Safe to move means the team can physically move the object to a better location to destroy it. Unsafe to move means they destroy the ERW in the spot it is found. This depends on the type of item found; our teams are trained to know the difference, and on how to safely move the object if determined. 

These ERWs were found in Siem Reap Province, only an hour and a half away from the center of Siem Reap City. We don’t say this to scare off tourists; any areas tourists frequent were cleared a long time ago. However, this example demonstrates that landmines and UXOs are an issue still close to home. The family who found this in Svay Leu Commune live so close to a bustling, quickly developing [landmine-free] city center that has everything any tourist could want. Yet they are walking around outside their house wondering if it is safe. The juxtaposition is jarring. Some people from this commune might even go to Siem Reap city to work, but look at villages further and further away from the main cities and the contract becomes even stronger.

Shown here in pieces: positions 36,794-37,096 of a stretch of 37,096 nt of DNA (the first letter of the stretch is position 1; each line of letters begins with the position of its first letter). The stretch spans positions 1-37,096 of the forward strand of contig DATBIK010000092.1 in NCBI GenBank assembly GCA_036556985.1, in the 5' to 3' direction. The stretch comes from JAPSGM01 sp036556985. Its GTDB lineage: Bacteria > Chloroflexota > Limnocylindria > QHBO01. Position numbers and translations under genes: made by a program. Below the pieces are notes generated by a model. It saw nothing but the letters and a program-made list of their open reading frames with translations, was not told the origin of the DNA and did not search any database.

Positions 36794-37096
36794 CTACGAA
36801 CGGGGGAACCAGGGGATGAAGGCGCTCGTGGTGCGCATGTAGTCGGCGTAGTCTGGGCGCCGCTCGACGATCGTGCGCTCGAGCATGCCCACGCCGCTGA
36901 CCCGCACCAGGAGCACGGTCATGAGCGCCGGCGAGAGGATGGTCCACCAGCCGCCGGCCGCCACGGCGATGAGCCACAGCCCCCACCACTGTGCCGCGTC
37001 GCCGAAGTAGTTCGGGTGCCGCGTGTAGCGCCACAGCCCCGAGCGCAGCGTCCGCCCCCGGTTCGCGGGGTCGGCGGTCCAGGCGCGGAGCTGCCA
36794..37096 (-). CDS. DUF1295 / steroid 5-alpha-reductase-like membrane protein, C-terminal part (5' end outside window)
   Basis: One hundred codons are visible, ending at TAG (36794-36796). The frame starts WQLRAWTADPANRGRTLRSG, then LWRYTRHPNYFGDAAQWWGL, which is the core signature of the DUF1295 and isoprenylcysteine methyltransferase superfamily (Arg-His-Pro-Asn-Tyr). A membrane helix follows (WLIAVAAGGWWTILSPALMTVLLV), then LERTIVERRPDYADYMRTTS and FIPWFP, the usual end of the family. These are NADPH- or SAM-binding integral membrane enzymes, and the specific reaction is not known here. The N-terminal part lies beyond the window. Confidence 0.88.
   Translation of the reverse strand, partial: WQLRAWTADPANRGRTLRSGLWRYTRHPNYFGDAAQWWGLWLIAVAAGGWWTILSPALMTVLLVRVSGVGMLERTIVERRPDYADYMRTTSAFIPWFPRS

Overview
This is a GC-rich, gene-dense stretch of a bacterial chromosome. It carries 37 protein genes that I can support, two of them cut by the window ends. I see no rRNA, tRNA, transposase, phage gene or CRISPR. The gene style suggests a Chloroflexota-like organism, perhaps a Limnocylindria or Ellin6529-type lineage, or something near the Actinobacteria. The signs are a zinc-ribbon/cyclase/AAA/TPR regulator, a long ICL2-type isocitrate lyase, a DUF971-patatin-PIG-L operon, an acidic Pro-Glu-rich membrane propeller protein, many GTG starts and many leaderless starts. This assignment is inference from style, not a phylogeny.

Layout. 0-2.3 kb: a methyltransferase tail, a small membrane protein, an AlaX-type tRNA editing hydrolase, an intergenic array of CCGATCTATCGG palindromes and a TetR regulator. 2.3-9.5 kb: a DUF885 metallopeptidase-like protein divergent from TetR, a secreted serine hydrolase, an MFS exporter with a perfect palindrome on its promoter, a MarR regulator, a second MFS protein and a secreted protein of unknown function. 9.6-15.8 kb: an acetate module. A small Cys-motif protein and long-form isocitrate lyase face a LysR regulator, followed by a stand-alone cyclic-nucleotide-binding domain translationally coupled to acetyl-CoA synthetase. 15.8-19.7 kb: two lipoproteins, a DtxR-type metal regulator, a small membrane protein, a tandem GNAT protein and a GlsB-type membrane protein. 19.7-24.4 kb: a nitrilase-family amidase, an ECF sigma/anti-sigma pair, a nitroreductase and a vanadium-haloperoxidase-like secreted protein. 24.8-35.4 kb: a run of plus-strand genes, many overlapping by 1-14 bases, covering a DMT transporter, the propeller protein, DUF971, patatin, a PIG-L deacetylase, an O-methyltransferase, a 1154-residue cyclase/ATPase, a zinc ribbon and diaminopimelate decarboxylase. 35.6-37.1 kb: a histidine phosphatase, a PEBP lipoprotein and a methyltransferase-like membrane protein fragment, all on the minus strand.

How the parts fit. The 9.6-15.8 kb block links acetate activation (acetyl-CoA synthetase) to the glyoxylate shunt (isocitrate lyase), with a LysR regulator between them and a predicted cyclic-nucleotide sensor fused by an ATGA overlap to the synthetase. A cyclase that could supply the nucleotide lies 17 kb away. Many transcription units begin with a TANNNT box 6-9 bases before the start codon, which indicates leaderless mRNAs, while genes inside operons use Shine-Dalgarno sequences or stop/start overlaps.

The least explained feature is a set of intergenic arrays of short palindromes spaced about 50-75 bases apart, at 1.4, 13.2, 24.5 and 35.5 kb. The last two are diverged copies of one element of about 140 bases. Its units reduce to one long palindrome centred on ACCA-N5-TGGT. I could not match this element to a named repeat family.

It is not because these rural areas are forgotten, in fact RSVP focuses specifically on them, but it is because of the sheet amount of landmines and UXOs that are leftover. Furthermore, in some areas they may not have enough mines to be considered a “mine field,” which pushed it to be cleared later on. The spread out nature of the contamination of ERW much be kept in mind. There isn’t always a large amount of explosive near each other. This is what our EOD teams can focus on. One UXO left on the found is still one life that can be taken. 


A Mine with a Nickname